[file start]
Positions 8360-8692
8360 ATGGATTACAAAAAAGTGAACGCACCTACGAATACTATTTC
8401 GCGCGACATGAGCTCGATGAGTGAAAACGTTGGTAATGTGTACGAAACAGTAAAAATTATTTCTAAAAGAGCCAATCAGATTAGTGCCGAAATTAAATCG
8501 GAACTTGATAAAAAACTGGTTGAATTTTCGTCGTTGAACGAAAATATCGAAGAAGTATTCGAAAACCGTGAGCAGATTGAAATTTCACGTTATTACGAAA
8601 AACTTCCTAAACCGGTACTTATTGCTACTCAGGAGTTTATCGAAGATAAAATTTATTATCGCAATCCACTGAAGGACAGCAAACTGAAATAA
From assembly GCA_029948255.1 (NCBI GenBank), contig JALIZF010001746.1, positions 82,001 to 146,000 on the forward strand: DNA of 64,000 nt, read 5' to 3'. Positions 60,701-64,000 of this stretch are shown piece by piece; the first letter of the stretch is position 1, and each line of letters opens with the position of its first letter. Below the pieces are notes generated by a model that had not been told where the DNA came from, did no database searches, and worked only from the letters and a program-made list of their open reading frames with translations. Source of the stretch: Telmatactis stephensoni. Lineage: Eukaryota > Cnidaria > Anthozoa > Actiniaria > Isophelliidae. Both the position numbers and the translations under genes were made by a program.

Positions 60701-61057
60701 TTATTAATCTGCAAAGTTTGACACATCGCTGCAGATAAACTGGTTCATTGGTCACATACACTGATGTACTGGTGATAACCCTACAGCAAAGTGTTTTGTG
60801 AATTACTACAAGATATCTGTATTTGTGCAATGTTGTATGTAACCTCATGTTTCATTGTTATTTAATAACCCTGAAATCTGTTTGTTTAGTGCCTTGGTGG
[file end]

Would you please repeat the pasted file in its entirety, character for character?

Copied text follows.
Positions 8360-8692
8360 ATGGATTACAAAAAAGTGAACGCACCTACGAATACTATTTC
8401 GCGCGACATGAGCTCGATGAGTGAAAACGTTGGTAATGTGTACGAAACAGTAAAAATTATTTCTAAAAGAGCCAATCAGATTAGTGCCGAAATTAAATCG
8501 GAACTTGATAAAAAACTGGTTGAATTTTCGTCGTTGAACGAAAATATCGAAGAAGTATTCGAAAACCGTGAGCAGATTGAAATTTCACGTTATTACGAAA
8601 AACTTCCTAAACCGGTACTTATTGCTACTCAGGAGTTTATCGAAGATAAAATTTATTATCGCAATCCACTGAAGGACAGCAAACTGAAATAA
From assembly GCA_029948255.1 (NCBI GenBank), contig JALIZF010001746.1, positions 82,001 to 146,000 on the forward strand: DNA of 64,000 nt, read 5' to 3'. Positions 60,701-64,000 of this stretch are shown piece by piece; the first letter of the stretch is position 1, and each line of letters opens with the position of its first letter. Below the pieces are notes generated by a model that had not been told where the DNA came from, did no database searches, and worked only from the letters and a program-made list of their open reading frames with translations. Source of the stretch: Telmatactis stephensoni. Lineage: Eukaryota > Cnidaria > Anthozoa > Actiniaria > Isophelliidae. Both the position numbers and the translations under genes were made by a program.

Positions 60701-61057
60701 TTATTAATCTGCAAAGTTTGACACATCGCTGCAGATAAACTGGTTCATTGGTCACATACACTGATGTACTGGTGATAACCCTACAGCAAAGTGTTTTGTG
60801 AATTACTACAAGATATCTGTATTTGTGCAATGTTGTATGTAACCTCATGTTTCATTGTTATTTAATAACCCTGAAATCTGTTTGTTTAGTGCCTTGGTGG